0:11:25.1 JB: So much have happened to just about everybody, actually it occurred at our births, and early childhood falls, and all of the things that happened to us in school, attacks that occurred, difficult deliveries, on and on, and on. And basically what our society taught us to do is to deny the fear or shove it down. And in so doing, we didn't realize the fear then solidifies to the ground substance of the fascia. It ultimately turns into crushing pressure that causes so many of the effects or symptoms that we deal with every day. So healing is feeling. 


0:12:00.4 S1: It is clear that John's connection with healing is feeling resonated with a lot of people. And it may not always seem obvious to us if we are on the right track to whatever path we wish to take. John seemed to know though that there is another part of us that holds the answers, but has become increasingly more difficult to access. 


0:12:20.7 JB: I have a way of looking at consciousness. It's very simplistic, but I think very accurate. Our whole educational process, particularly we as therapists, basically we're taught on the intellectual, rational level, and I call that channel five. All of healthcare is based on order and control, which is fine if it worked, and it's not working. And so what Myofascial release does is switch us into what I call channel three, in a very safe, efficient, and effective way. Channel three is your intuitive, instinctive side, that is the healing zone, and that is not accomplished. In fact, channel five blocks it. This is why you don't want too much talk or thinking in the treatment room. You have to teach your client to quiet down too, so they can feel what's going on, as long as you're thinking, or talking, or bracing, that's the problem with too much force, there's no therapeutic value. It's on channel five, they can't help it, 'cause our whole society, our education was not true education, it was mass hypnosis.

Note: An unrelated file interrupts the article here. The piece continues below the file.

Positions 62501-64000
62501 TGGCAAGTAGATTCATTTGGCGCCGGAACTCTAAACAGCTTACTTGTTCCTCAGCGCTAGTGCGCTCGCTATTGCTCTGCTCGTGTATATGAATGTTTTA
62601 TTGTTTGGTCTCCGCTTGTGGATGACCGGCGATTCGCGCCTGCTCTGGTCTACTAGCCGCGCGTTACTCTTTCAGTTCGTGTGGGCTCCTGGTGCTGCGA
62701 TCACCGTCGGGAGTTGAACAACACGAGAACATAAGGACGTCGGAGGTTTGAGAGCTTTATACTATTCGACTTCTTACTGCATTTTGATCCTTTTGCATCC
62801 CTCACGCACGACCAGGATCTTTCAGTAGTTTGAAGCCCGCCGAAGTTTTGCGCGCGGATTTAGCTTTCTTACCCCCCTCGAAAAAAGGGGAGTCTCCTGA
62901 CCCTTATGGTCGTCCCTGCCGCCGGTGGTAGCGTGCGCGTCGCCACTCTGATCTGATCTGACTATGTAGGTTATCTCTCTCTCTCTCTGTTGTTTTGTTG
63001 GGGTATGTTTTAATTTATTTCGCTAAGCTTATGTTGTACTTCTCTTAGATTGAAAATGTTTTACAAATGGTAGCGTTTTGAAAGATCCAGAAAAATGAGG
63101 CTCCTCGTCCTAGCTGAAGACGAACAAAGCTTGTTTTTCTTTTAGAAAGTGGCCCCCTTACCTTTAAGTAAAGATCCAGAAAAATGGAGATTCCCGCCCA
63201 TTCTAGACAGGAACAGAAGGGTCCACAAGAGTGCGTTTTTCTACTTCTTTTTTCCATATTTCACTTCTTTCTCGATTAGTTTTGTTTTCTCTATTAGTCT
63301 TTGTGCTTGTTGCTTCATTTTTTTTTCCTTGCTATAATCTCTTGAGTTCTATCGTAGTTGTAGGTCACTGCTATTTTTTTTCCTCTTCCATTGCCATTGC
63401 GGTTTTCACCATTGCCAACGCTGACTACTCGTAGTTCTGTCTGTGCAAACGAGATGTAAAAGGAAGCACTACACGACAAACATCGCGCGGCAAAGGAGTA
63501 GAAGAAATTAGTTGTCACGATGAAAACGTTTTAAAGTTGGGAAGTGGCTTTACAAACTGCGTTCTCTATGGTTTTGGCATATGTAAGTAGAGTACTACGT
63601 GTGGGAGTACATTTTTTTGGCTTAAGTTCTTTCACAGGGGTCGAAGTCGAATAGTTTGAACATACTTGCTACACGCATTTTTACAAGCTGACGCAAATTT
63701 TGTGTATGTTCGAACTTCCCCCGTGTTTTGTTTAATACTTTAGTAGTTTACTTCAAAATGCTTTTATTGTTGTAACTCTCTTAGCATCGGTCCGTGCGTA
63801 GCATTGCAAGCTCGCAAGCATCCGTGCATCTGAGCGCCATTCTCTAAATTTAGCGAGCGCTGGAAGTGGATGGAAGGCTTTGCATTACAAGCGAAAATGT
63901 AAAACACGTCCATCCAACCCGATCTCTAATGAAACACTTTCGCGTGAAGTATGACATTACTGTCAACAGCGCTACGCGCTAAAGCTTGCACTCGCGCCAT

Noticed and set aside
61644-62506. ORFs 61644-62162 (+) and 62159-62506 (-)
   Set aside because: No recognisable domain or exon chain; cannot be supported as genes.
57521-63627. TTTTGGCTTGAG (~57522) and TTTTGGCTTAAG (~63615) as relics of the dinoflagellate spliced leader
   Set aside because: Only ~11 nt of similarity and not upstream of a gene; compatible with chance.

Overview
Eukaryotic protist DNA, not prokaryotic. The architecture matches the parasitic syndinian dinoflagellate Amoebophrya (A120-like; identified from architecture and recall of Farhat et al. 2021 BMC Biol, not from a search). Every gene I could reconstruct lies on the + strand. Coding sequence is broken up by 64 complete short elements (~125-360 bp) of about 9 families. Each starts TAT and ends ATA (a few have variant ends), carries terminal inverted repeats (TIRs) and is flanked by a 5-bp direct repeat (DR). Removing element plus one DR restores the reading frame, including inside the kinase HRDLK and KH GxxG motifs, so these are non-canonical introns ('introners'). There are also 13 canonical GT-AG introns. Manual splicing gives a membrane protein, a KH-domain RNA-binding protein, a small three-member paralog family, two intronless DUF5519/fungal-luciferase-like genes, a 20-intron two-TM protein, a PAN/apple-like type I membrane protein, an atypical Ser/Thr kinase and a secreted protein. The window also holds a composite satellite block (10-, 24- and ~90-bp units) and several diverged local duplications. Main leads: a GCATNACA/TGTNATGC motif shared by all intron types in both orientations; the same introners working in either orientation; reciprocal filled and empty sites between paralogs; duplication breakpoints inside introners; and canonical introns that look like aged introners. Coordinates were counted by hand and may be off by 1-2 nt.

0:13:22.0 JB: And so healing is awakening, and this hypnosis, basically Channel five from psychological parlance is called consensus consciousness. Another word for consensus consciousness is trance. You and I and everybody in our society is in this trance and I thought it was so bright, and so healing is breaking out of that trance, that myofascial release allows us through by letting our fears come up, allowing ourself to feel them, and then we can make change and we can grow in our own particular natural and unique way. Until then, we're zoned out, we think we're just... We're basically coming through other people's thoughts and ideas. There's an old saying that if you don't define yourself, somebody else will, that's what's happened to us in our society. 


0:14:08.4 S1: So getting out of channel five and tapping into channel three, can open doors that fear has seemingly sealed shut.